Thursday, 4 June 2009

Yesterday in parliament.

From the Herald

IT WAS not a funeral wake, that will come later, more like a large family gathering in the corridor of an old city hospital. The expressions of the Labour cabinet lined up on the front benches for Prime Minister’s Questions showed they were waiting for the worst but hoping for the best.

These are the people who will decide the fate of the Prime Minister over the next few days after two elections, to Brussels and County Councils across England, deliver a public verdict on him too. John Denham was looking skyward; Yvette Cooper scowling furiously; Hilary Benn grim-faced; Andy Burnham, grimmer still behind new spectacles. Alan Johnson, the man most likely, looked puffy eyed and distant. David Miliband was smiling, strangely, and at the other end of the bench Jack Straw and Nick Brown sat whispering to each other.

Thankfully, none of us know our fate but some of them had no inkling whether they would be in the cabinet in a week, (or a day it seemed at one stage), from now. The big question is who will be their leader, and who among them has the courage to strike?It is being called a "handbag coup", to be led, say the conspirators, by the female members of the government. Sure enough Caroline Flint, the Europe Minister, sat as far away as was possible, on the short back benches, one behind Charles Clarke - which might be symbolic or just the outcome of the rush for seats in the chamber as MPs crammed in for the highlight of the political week.

Hazel Blears wasn’t there of course, having shot an arrow at the leader’s heart just a few hours earlier. Just when most people at Westminster thought they might get through a morning without a cabinet resignation Ms Blears left the government and Mr Brown dangling. Such a high profile act, on the eve on an election and just 90 minutes before Question Time could have been nothing less than attempt to wound and destabilise the Prime Minister.

A ragged cheer went up for Mr Brown as he entered the chamber. Two priests were on hand, above in the public gallery, in case the last rites were necessary but it was clear that whatever anyone else’s plans for him the Kirkcaldy boy will fight tenaciously. The event itself, as is often the case when politics pitches and rolls on a sea of high drama, proved to be less of a show than was billed.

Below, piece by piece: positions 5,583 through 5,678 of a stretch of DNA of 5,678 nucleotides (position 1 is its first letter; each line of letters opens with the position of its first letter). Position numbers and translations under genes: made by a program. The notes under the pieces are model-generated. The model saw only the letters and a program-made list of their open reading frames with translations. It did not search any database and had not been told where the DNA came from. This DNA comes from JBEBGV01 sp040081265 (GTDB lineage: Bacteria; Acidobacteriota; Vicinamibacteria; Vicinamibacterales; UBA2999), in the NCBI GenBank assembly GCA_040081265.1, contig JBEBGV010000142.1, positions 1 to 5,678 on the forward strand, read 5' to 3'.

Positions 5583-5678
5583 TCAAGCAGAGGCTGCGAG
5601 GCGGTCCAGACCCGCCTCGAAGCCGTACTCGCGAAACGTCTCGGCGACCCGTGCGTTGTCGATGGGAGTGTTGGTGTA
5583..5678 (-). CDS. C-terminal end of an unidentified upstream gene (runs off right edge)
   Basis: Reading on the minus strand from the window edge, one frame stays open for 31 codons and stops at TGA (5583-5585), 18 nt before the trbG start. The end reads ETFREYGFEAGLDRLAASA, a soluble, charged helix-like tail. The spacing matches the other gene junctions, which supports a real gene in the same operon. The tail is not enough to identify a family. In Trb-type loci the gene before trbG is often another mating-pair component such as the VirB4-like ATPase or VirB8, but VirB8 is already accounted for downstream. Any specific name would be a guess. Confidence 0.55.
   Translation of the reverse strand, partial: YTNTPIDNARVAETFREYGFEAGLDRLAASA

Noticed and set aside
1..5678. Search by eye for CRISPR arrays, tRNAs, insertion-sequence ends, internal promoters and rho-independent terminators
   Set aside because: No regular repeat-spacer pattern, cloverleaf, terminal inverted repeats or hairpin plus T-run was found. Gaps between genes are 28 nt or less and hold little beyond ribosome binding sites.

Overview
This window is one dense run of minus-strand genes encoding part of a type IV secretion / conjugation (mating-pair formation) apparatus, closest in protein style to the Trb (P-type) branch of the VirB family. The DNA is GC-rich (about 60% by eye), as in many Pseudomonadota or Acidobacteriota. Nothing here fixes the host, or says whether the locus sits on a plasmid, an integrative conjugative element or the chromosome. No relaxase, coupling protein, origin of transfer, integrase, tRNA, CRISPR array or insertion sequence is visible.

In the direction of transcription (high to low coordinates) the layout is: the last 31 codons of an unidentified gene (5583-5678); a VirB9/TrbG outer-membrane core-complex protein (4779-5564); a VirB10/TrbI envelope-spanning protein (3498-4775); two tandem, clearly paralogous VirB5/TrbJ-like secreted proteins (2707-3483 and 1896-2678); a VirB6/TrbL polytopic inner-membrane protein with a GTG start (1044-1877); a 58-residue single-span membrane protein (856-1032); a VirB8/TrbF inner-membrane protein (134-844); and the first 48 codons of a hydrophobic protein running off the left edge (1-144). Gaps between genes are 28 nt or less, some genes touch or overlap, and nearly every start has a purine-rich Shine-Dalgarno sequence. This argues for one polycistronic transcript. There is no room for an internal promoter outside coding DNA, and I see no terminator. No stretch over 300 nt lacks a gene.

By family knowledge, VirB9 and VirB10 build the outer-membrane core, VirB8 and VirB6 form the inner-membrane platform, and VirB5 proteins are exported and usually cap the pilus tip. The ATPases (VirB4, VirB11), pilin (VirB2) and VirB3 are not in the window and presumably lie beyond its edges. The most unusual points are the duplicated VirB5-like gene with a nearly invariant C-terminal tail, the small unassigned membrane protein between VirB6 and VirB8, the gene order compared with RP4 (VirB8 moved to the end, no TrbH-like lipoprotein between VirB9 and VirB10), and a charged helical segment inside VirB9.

Mike Weir - and when will an SNP MP have a better chance until next Wednesday to decapitate the government - opened by asking Mr Brown to go in the softest of tones. David Cameron failed to rise to the task too. Perhaps he thought he would only need deliver the coup de grace but Mr Brown is made of sterner stuff. Mr Cameron declared "the government is collapsing before our eyes" and few could disagree - except Mr Brown. Mr Cameron goaded the leader of "a dysfunctional Cabinet, a dysfunctional Government, led by a Prime Minister who can’t give a lead" and called, as he has done before, for a General Election." It is words, words, and words. We will get on with the action," said an angry Mr Brown, who has some fight in him even if the Labour party does not.

Cameron reverted to the instinct of an Eton bully - going for the weakest and attempted to drag the corpse of Alistair Darling across the floor. Mr Darling and John Hutton sat cross legged on the packed benches trying hard to look like two contented marmots snug in their burrow as Mr Cameron tried to dislodge the chancellor. That could prove a hard task, even for his boss, who made sure he used the correct tense - "is" - when praising the Chancellor. But twice Mr Brown refused to answer the challenge and say whether Mr Darling would be in his job in a week’s time. Who really knows - Mr Darling was reported to have made it known that he will not take the office of Home Secretary.

Nick Clegg took on the bedside manner of a straight talking doctor telling the patient he would never walk again. "He just doesn’t get it. His government is paralysed by indecision, crippled by infighting, exhausted after 12 long years," said Dr Kildare. Unfortunately he had sampled his own propaganda too much, proclaiming: "Labour is finished. The only choice now is between the Conservatives and the Liberal Democrats."It was the only thing that made Labour MPs laugh after a morning of political sabotage.